They are now protected by hundreds of Israeli soldiers, with Palestinians saying the settlement makes their lives impossible.

At the centre of the row is the Ibrahimi Mosque/Tomb of the Patriarchs compound, holy to both Jews and Muslims.

Old Testament figures including Abraham are believed to be buried there.

In 1994, Israeli-American Baruch Goldstein opened fire on Muslims praying at the site, killing 29, before being beaten to death by survivors.

Inside Hebron's Old City, the stalls in the traditional souq are largely empty and in places wire mesh above the shops is choked by empty plastic bottles and other trash.

The mesh was installed to prevent the settlers living above from dropping rubbish onto the Palestinian stall holders, traders said.

Three traders AFP spoke to all said the UNESCO vote was unlikely to change facts on the ground.

"It is empty talk," shopkeeper Jamal Muragh said, adding the Israeli government would not pay attention to the resolution.

"If they want to ignore things, they do."

Faye Abu Afifih, whose tiny shop sells brooms, cloths and other household goods, said dozens of shops had closed in recent years due to the Israeli occupation.

While he accepted the resolution was unlikely to change his reality, it was still symbolically important for him.

"It is a message to all the world that (the Ibrahimi Mosque) is Islamic only, and that is important."

 

Saudi King sets up new state security agency

Hezbollah launches Syria border operation

Intensifying Jihadist-rebel clashes in Syria's Idlib

Police fire tear gas to disperse Morocco protest

Foreign food chains hoping for taste of Iran market

Three Palestinians shot dead in Jerusalem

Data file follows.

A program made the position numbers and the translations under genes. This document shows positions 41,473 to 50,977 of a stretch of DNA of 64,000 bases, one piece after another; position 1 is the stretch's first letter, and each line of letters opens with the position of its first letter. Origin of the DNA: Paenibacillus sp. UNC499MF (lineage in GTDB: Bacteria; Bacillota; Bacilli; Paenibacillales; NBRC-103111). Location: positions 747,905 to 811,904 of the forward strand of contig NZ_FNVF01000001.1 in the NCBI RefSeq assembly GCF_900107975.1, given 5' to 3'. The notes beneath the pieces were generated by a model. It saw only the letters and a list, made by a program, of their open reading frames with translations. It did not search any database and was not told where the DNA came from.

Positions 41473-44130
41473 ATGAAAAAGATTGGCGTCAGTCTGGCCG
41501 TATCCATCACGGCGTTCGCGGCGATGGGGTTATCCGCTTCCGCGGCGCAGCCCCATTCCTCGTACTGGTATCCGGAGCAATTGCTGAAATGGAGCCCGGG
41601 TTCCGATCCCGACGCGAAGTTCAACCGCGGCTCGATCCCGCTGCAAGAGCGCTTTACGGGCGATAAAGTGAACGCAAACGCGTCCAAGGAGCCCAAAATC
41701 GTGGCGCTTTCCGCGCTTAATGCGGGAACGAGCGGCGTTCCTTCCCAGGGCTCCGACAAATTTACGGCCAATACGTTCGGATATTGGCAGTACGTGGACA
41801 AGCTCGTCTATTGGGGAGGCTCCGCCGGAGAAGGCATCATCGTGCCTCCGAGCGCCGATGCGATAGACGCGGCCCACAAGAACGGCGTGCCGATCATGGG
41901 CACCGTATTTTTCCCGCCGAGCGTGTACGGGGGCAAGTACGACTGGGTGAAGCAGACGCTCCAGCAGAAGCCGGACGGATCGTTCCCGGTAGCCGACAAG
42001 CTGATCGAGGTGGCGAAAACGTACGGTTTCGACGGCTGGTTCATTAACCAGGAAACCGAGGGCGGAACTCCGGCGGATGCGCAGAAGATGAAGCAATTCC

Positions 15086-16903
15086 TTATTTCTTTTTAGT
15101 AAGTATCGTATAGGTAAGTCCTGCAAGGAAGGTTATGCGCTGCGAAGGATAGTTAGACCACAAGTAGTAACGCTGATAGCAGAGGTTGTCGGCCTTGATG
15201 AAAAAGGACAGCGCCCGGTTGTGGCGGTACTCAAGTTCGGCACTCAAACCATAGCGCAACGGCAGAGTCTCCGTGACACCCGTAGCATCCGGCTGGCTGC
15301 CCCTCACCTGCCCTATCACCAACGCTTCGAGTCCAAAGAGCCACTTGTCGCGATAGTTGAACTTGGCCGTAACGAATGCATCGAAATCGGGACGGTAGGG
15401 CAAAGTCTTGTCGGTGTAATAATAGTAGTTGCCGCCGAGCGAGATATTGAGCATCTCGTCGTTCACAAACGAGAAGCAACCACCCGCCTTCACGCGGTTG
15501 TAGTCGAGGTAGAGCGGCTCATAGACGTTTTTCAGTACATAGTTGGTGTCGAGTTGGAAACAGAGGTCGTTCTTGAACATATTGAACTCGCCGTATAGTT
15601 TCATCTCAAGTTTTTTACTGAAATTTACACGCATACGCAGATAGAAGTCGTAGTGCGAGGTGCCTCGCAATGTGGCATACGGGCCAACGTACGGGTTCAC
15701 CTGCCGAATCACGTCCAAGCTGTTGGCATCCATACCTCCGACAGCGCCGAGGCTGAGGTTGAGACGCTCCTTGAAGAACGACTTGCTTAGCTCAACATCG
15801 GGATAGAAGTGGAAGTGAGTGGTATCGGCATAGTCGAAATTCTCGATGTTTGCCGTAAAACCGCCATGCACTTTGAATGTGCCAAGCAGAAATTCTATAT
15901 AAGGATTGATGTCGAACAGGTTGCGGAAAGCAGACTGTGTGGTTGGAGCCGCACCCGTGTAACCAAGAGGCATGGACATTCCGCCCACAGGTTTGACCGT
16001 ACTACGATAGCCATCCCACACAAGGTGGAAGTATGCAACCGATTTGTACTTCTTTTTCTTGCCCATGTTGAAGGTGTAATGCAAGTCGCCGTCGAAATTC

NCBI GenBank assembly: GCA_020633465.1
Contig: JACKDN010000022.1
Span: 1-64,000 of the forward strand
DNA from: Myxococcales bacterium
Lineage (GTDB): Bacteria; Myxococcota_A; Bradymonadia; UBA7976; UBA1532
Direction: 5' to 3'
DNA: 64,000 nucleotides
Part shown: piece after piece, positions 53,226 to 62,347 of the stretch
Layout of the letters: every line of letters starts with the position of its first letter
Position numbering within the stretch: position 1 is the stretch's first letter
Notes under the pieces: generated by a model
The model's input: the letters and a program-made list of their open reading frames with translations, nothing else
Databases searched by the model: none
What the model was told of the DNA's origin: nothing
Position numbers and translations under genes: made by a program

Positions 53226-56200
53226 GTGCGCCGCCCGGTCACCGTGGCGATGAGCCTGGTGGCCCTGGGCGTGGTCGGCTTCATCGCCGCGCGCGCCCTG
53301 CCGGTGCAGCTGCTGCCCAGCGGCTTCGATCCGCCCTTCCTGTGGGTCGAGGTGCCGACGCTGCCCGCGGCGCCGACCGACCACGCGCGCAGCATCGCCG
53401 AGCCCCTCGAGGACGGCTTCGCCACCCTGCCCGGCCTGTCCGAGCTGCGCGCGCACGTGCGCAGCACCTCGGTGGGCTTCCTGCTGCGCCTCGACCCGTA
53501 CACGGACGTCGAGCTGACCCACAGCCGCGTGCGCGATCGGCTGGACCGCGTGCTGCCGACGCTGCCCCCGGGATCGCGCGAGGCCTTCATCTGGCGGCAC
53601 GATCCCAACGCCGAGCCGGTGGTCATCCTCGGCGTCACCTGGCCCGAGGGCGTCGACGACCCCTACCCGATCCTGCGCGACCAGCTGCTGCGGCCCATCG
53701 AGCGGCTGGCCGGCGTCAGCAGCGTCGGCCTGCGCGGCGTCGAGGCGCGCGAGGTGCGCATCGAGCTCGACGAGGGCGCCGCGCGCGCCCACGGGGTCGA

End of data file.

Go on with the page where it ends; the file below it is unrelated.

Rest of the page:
Nearly 360 injured in Turkey by magnitude 6.7 quake

UN says Saudi to blame for deadly Yemen strike on civilians

Germany reviews arms sales to Turkey

China calls for Gulf crisis talks

Israel bars men under 50 from Jerusalem Old City prayers

Rebel ambush kills 28 regime fighters near Damascus

Turkey slams 'dangerous' Cyprus energy plans

Saudi prince 'arrested over leaked abuse videos'

Israel boosts 'security measures' as Al-Aqsa tensions simmer

Kuwait expels Iranian diplomats over 'terror' cell

Germany vows to overhaul Turkey ties as row escalates

Home cooked meals a relief for fighters in Syria's Raqa

US maintains designation of Iran as top 'state sponsor'

US halting support for Syria rebels

30 civilians dead in anti-IS strikes in Syria

Palestinian civilians urge ICC to speed up probe

Turkey PM opts for stability in light cabinet reshuffle

UN aid flight carrying journalists barred from Yemen

Former IS slaves fight for revenge in Raqa

US, Iran trade tit-for-tat sanctions

20 Yemeni civilians killed in air strike

14 killed in opposition infighting in Syria's Idlib

Morocco sentences 25 to prison over W. Sahara killings

Egypt police kill top militants

Heavy rainfall hits Istanbul causing transport chaos

Palestinians protest Israeli security measures at Al-Aqsa compound

Saudi police question woman who wore miniskirt

Rebels, US-backed Kurds clash in northern Syria

Netanyahu says Hungary is 'standing up for' Israel

Lebanon army to launch operation near Syria border

Morocco delays currency reform amid speculation

Iran parliament vows to fight US 'adventurism'

4 killed in suicide car bomb at Kurdish checkpoint in Syria

Israel opposes Syria truce deal over Iran presence

Egypt to end visas on arrival for Qatari citizens

Erdogan to visit Qatar, Saudi Arabia

Turkey court refuses to free six rights activists

Trump keeps Iran deal, but sanctions will stay in place

UAE FM warns Qatar is 'undermining' GCC allies